Social is delivered out of the box with Sitecore 8. Previously, this required a separate installation of the Socially Connected module from SDN.

Available from the Page Editor, the “Messages” button under “Social” allowing content editors to create, edit and post a message on a target network. Take note of the new “Social” node in the content tree directly under the Sitecore root node.

sitecore8-13

Pipeline Changes

While new pipeline processors have been added to accommodate the new Sitecore 8 features, others have been moved with Content Testing and Experience Editing in mind. Below are the main areas of change with regards to pipeline processing:

  • Social related pipelines come configured out of the box.
  • FXM related hooks
  • Everything Analytics
  • Moving of existing pipelines, such as:
    • SPEAK components
    • Experience Editor
    • Web API request handling (higher up in the httpRequestBegin pipeline)
    • RenderField (immediately after httpRequestBegin)

Content Testing

Outside of Analytics, Sitecore.ContentTesting.config changes dominate the difference in Sitecore 8. Take a look at the config patch file. Content tests need to insert themselves in areas to override existing Sitecore rendering and processing handlers, such as:

  • Insert Renderings
  • RenderLayout
  • GetChromeData
  • Data Aggregation
  • Database Agent (background processing to determine if a test has reached statistical relevancy)
  • Content Testing provider (used by ItemManager)

The ItemManager’s default item provider is now the content testing item provider, which is essentially a wrapper of the existing Sitecore.Data.Managers.ItemProvider overriding GetItem(). It is here where other versions/variations of items used via Content Testing are obtained for rendering.

For more information regarding ItemManager and providers, check out this post on overall Sitecore data architecture.

Settings

One final interesting remark regarding configuration. You can now override the standard server time zone if needed via the ServerTimeZone setting.

In Closing…

Sitecore 8 offers a much better editing experience. It’s faster, cleaner and easier to work with. It’ll be interesting to see the various modifications to content tests and how, as developers, we can leverage this data to build modules and further enhance the client.


Verifying Sitecore Azure Deployments Against Specified Path or File Name Too Long Error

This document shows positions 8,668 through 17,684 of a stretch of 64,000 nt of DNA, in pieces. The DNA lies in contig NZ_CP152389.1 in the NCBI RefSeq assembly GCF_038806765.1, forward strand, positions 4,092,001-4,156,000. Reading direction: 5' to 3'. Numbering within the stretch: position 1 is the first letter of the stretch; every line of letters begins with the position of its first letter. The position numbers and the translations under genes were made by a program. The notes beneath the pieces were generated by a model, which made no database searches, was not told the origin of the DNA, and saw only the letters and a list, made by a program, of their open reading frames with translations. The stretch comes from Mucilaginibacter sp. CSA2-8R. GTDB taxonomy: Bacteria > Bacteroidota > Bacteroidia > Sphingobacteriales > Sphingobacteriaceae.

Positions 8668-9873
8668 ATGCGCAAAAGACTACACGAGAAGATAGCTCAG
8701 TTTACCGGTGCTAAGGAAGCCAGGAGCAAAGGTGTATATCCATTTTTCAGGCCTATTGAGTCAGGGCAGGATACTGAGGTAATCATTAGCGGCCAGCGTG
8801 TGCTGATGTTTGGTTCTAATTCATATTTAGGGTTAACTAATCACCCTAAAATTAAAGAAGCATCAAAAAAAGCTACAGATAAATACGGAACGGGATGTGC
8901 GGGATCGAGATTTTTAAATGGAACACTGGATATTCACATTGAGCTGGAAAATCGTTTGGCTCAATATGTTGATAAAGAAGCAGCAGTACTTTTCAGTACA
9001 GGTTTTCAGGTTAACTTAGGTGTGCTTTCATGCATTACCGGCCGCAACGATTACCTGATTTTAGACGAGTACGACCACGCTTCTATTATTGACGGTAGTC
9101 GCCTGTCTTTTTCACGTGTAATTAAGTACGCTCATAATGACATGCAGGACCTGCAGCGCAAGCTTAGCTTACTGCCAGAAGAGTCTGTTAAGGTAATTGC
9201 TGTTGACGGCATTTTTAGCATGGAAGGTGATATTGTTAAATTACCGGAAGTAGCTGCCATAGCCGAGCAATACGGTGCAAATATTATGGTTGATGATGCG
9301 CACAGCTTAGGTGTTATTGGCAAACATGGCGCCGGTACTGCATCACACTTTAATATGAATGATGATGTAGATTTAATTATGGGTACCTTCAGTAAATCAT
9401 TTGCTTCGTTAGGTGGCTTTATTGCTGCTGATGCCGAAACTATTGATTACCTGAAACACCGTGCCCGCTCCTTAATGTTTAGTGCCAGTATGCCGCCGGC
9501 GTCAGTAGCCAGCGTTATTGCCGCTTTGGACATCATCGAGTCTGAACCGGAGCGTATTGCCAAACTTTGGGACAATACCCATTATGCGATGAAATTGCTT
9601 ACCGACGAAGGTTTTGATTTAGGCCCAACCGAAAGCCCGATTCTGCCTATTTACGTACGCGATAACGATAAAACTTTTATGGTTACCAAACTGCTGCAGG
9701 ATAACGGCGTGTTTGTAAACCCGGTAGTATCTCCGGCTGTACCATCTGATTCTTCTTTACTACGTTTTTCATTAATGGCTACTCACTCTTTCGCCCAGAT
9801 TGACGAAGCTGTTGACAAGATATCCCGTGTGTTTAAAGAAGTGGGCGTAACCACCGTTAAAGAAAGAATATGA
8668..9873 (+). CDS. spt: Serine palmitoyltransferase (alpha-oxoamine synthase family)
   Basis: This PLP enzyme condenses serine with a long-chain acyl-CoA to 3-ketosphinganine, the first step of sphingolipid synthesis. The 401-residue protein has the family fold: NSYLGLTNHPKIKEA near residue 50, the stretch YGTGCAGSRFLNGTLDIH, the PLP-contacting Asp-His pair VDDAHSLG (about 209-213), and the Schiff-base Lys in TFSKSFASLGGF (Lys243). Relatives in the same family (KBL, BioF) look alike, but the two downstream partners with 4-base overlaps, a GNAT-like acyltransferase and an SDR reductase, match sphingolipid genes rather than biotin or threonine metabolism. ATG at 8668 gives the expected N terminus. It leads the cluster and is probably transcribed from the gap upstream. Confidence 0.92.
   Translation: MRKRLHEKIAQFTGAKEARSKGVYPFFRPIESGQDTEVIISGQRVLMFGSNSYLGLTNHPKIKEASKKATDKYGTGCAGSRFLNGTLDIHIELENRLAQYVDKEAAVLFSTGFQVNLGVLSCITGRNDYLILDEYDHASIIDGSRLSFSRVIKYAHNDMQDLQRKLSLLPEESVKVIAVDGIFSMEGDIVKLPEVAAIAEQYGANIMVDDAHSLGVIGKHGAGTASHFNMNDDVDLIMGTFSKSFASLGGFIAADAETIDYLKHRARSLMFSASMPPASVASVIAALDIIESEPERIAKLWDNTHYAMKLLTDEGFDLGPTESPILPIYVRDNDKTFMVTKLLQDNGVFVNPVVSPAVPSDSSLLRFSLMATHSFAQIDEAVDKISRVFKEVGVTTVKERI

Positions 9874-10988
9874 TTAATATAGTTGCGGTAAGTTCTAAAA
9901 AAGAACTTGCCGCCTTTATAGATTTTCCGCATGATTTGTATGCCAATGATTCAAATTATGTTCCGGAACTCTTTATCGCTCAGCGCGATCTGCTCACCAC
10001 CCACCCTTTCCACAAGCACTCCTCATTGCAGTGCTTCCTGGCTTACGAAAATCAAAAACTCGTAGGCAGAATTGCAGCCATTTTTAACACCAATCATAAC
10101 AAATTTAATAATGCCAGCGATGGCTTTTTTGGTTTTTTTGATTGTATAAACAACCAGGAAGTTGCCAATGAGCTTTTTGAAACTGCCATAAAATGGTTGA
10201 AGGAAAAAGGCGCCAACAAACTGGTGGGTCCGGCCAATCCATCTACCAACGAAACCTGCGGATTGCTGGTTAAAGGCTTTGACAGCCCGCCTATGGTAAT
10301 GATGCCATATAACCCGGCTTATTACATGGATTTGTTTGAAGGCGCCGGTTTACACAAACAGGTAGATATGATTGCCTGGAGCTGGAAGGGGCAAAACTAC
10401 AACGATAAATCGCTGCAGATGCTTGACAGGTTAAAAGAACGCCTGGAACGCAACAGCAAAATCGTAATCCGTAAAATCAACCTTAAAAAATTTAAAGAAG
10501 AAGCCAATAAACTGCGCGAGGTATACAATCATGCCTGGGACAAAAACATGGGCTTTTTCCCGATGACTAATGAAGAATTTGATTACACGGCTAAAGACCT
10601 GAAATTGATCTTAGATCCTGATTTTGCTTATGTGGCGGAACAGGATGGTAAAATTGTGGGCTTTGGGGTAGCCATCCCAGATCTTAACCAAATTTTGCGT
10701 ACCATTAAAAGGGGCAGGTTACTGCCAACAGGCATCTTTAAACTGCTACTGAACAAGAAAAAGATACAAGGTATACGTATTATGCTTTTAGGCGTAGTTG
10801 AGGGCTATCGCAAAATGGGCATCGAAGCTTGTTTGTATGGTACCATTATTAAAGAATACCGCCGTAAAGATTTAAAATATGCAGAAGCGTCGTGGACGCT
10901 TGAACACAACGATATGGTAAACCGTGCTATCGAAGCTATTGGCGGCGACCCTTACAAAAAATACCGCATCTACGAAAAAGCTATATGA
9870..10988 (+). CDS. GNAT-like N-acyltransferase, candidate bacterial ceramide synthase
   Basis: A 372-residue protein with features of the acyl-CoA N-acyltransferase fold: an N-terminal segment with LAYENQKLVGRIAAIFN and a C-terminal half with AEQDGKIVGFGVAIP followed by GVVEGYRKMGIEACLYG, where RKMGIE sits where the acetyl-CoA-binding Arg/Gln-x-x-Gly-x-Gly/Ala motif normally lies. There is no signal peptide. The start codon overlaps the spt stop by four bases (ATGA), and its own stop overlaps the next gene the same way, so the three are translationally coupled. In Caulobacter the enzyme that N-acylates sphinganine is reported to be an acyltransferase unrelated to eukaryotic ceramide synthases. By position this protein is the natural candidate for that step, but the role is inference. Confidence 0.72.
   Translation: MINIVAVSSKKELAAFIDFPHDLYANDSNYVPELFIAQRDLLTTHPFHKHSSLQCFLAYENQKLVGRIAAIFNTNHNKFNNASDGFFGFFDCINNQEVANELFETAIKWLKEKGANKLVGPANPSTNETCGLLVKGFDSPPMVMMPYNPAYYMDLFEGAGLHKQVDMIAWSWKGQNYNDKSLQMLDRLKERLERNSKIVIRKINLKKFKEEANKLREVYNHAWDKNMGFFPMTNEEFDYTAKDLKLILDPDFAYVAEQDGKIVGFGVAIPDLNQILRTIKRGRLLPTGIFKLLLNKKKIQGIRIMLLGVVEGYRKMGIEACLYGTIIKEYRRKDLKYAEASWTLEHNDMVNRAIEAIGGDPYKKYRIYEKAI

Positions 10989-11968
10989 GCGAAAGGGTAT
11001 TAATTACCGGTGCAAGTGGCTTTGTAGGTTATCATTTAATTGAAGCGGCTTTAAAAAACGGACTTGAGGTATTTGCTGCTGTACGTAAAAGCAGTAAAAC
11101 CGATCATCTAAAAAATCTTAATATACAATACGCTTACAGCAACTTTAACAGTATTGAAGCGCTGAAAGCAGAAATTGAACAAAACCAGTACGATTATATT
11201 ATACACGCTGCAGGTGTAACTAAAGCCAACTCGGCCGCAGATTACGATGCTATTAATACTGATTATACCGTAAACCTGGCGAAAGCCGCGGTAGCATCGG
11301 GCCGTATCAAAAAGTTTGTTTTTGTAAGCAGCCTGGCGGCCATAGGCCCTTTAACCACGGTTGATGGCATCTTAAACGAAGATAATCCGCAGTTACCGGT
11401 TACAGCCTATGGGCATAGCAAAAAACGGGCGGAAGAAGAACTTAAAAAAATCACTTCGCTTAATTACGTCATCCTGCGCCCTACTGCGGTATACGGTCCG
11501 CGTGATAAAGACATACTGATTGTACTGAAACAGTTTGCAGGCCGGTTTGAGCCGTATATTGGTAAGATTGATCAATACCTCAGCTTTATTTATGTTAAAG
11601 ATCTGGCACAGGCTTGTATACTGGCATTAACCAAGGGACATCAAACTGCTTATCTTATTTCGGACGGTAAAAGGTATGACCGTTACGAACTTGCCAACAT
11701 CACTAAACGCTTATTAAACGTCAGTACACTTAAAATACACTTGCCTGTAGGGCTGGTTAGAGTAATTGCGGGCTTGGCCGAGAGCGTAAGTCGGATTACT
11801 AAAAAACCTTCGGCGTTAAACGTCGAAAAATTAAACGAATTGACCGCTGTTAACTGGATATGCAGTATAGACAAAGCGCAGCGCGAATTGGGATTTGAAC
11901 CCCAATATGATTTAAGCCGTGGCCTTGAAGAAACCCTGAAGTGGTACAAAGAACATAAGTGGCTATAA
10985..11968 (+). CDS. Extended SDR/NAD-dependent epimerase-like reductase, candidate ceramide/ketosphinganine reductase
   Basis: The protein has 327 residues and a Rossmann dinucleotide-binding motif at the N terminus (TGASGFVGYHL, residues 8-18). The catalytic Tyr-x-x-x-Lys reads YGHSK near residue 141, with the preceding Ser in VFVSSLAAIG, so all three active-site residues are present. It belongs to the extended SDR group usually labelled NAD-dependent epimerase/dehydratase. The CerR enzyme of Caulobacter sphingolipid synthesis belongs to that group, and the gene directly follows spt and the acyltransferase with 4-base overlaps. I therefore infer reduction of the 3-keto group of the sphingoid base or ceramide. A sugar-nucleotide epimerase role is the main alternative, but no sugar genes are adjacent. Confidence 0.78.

When running a Sitecore Azure deployment, ever see this error?

azure-build-error

“The specified path, file name, or both are too long. The fully qualified file name must be less than 260 characters, and the directory name must be less than 248 characters”

This is not an error specific to Sitecore.

In an attempt to better understand the Sitecore Azure API and find the files/paths preventing a successful deploy, I built the Sitecore Azure Build Verifier. This tool will execute a dry-run of a Sitecore Azure deploy, alerting you of files and folders which fail validation.

Follow the instructions within the project ReadMe to install.

Configuring a Build

What I found interesting about this problem was the fact that I had installed a test version of Sitecore 7.2 with Azure 7.2 (rev 140411) under the path C:\inetpub\wwwroot_sandbox\Azure72 — not an overly verbose instance name or root path location.

For those of you new to Azure in Sitecore, specifying the target location for builds is located within an Environment item, under the field Build Folder.

environment-item
As you can see, the default is C:\inetpub\wwwroot_sandbox\Azure72\Data\AzurePackages. Sitecore Azure will, also by default, append additional folders to this path for each build instance executed from within the Azure module interface resulting in a build path such as:

C:\inetpub\wwwroot_sandbox\Azure72\Data\AzurePackages\(19) DevFabric\DevFabricLCd01Role01ScBaf20140816030333.cspkg\roles\SitecoreWebRole\approot

Quickly looking at the path above, you’ll notice references to:

  • Build instance
  • Environment name
  • Role instance and name
  • DNS host name

Quick Fix

Simply change the build folder to something with a shorter path. For example, set your path to C:\AzureBuild and you’re past this issue.

Verifying The Build

If you’re interested in which files/folders are preventing a successful deploy, install the Azure Build Verifier module. After installation, select an Azure Deployment item and right-click. Select the “Verify Deployment” option:

context-menu

Upon making the selection, you’ll be presented with a dialog box displaying the list of files and paths which exceed the limits previously seen in the failed deployment:

dialog

If you’re interested in the implementation, check out the GitHub repo. Dig into the artifacts processor or the main verify class leveraging the Sitecore.Azure library to resolve its sources prior to processing.


Working With The Sitecore Azure API: Settings and Content